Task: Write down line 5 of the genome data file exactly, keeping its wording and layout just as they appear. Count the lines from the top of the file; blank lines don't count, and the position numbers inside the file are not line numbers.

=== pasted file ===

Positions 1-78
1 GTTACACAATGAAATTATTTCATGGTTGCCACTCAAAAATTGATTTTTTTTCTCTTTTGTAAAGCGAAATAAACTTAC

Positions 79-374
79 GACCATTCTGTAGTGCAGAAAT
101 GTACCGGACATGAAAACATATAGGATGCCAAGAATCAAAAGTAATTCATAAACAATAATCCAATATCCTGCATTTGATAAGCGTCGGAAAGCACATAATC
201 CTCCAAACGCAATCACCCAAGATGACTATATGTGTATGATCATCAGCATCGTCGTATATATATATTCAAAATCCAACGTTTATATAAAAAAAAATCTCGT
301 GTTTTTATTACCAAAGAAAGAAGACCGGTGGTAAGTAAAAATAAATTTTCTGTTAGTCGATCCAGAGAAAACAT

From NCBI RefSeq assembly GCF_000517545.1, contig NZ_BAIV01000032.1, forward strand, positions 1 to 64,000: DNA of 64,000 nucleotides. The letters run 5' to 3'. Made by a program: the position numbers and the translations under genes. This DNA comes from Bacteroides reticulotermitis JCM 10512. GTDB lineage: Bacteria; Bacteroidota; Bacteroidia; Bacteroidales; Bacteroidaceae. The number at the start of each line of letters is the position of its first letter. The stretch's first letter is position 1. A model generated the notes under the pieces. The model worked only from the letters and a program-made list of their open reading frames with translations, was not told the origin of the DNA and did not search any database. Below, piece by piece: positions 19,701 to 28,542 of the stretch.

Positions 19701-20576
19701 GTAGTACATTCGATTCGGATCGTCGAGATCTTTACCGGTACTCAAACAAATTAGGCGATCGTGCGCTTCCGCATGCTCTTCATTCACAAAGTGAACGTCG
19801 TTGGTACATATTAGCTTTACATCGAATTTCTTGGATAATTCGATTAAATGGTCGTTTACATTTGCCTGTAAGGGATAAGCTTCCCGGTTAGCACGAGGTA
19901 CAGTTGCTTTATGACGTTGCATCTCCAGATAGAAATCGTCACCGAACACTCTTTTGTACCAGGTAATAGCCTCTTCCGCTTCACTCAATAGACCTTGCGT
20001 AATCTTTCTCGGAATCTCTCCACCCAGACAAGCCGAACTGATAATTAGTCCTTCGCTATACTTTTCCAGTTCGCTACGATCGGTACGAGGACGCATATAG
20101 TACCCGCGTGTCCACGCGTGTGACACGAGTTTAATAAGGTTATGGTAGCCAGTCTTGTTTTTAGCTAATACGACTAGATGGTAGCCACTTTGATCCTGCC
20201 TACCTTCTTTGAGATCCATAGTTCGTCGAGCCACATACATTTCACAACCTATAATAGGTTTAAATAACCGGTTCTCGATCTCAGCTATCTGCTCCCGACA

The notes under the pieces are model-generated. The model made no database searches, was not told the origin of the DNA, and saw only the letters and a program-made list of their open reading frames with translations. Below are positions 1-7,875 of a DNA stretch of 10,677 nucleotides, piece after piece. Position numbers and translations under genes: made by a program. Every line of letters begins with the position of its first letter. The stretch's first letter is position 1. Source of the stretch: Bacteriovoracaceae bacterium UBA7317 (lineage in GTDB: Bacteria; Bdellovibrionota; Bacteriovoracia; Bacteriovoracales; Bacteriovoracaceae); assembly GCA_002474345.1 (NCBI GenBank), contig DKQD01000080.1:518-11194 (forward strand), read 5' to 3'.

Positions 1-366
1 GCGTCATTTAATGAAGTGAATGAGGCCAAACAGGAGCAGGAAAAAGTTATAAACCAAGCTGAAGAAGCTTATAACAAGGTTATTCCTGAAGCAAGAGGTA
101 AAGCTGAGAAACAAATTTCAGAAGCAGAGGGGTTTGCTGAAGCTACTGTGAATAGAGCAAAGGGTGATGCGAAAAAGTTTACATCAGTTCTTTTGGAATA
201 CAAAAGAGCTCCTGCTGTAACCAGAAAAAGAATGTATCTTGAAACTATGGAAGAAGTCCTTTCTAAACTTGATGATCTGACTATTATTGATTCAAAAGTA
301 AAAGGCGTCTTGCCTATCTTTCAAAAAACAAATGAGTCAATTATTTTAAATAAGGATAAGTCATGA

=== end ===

101 GTACCGGACATGAAAACATATAGGATGCCAAGAATCAAAAGTAATTCATAAACAATAATCCAATATCCTGCATTTGATAAGCGTCGGAAAGCACATAATC